Either of those can be made an alias in your shell config file, of course.

  • Notice that I'm not sure that the convention of passing the file name argument directly to the application's name on the command line may not work for all applications. Only applications that are built to accept filenames on the command line as valid arguments for opening will work this way. I think that the more general open command uses a more thorough method to get an application to "open" the file argument passed to the open command (i.e. it depends on the same functionality by which the Finder's "double click to open" action works). Commented Jun 27, 2011 at 19:10
  • @Viktor Haag: Both of those will work with TextEdit.
    – mipadi
    Commented Jun 27, 2011 at 19:18

If you search for a comfortable way with more "linux feel" add something like the following to your ~/.profile:

alias textmate='open -a TextMate'


alias textedit='open -a TextEdit'

depending on your editors.

  • 3
    Although .profile works, .bash_profile is more common on OS X. Commented Oct 9, 2014 at 9:41

If you already started to write in terminal and you want to continue on your favorite editor you can press ctrl+X, ctrl+E and continue working in emacs or your default bash editor.

If you want to change the default editor, change the environment variable EDITOR to your favorite one:

EDITOR=vim;export EDITOR

1) Quick open textEdit content edit interface, note that the generated files are stored in the /tmp directory:

#Input content + Enter + Ctrl+D
open -f

#open empty tempfile
echo|open -f

alias txted='echo|open -f'

2) Prefer to take standard input and output it to TextEdit

echo "input something"|open -f
cat Dockerfile|open -f

3) Just open a TextEdit:

open -e

From man open:

-e  Opens with TextEdit. 
-f  Reads input from standard input and opens with TextEdit.

See if you have the vim editor, I didn't even realize my terminal could use it.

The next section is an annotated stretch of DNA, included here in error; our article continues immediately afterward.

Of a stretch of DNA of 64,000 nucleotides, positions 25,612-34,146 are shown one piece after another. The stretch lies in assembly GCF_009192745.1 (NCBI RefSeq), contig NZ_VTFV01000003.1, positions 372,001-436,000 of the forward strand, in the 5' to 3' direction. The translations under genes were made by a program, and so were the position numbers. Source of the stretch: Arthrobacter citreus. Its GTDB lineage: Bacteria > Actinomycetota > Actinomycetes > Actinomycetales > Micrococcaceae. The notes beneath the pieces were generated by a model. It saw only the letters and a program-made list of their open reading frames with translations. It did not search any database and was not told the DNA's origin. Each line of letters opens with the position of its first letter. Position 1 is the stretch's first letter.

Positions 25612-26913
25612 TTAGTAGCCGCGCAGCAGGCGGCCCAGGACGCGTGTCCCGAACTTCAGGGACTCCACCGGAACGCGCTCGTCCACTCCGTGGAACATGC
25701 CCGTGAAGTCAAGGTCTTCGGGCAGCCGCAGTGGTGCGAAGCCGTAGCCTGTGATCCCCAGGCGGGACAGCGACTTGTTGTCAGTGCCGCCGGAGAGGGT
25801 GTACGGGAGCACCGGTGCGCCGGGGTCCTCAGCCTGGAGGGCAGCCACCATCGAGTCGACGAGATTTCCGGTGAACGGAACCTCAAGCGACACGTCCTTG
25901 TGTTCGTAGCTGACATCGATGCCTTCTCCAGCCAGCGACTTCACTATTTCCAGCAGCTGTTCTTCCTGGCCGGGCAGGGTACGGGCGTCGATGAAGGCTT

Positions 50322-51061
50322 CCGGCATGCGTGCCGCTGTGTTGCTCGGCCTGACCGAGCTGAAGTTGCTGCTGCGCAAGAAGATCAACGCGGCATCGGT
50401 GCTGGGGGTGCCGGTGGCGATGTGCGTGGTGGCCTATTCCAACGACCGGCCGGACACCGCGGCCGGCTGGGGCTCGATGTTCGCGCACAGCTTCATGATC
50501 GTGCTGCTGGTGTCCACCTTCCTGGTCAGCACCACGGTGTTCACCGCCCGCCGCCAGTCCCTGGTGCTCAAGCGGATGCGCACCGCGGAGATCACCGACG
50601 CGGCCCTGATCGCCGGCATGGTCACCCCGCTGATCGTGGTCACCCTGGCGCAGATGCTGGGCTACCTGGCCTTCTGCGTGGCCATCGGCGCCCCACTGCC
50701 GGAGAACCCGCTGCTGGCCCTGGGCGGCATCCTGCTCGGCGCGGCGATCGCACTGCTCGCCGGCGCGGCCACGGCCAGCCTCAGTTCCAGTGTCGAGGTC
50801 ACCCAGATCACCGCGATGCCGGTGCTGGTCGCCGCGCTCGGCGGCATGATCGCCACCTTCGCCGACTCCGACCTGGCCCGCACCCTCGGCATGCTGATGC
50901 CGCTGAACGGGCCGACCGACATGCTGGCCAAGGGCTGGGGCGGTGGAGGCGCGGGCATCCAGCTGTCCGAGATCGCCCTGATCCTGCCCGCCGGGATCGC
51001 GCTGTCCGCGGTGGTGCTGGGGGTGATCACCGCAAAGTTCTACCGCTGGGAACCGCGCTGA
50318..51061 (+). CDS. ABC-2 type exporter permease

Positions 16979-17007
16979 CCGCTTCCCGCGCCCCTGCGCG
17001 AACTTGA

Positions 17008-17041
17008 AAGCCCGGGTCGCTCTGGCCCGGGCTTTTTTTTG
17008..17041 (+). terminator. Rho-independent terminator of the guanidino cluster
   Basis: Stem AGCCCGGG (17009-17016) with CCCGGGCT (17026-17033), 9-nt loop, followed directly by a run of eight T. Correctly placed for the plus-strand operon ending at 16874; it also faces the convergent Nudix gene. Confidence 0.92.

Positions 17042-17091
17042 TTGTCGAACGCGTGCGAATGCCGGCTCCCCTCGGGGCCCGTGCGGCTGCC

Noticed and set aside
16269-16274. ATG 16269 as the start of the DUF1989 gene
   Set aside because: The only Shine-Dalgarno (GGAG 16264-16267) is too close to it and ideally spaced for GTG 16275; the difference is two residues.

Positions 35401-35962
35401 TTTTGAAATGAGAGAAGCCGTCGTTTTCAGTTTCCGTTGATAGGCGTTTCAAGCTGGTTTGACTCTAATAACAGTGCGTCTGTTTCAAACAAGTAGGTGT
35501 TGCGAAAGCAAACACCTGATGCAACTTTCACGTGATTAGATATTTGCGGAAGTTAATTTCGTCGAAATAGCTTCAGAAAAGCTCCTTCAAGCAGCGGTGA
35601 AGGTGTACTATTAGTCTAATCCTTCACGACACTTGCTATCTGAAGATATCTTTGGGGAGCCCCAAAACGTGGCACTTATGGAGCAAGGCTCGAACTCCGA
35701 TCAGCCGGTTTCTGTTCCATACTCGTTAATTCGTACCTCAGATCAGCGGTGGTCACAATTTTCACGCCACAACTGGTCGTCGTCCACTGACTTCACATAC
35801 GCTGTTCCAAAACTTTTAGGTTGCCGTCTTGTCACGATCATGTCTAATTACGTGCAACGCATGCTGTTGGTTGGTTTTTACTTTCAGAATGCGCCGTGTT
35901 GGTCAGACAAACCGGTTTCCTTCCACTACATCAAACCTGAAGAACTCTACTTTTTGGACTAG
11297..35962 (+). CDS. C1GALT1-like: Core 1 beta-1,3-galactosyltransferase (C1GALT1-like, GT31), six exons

user> vimtutor 

to figure out its controls.

You can edit files pretty well with it. The syntax looks something like:

user> vim foo.txt

TextWrangler (now defunct and replaced with BBEdit) when installed with the Command Line Utilities, allowed you to do:

edit README.txt

to launch TextWrangler, which to me is nicer than open -t README.txt, but maybe I'm just suffering from inertia.

FYI - edit is a binary executable file (from the TextWrangler kit), not just an alias or symlink.


Since you want to open "a" text editor. It shouldn't be wrong if you use a command line text editor such as vim or vi. Just type

user> vim filename

Looking at the other answers this might seem controversial. But as you work mostly inside the the terminal. Using vim or Gedit is the ideal choice.


Use gedit command:

gedit your-file.ext
  • 3
    gedit is not installed by default on MacOS, though t can be installed via homebrew brew install gedit
    – Scot
    Commented Feb 27, 2018 at 5:47
  • It works on Linux :D
    – ame
    Commented Feb 27, 2018 at 14:00
  • The OP is looking for a MacOS solution, not Linux. And mentioned looking for something to replace gedit on Linux. Also, this is a MacOS site, so a Linux solution would be offftopic.
    – Scot
    Commented Feb 27, 2018 at 15:58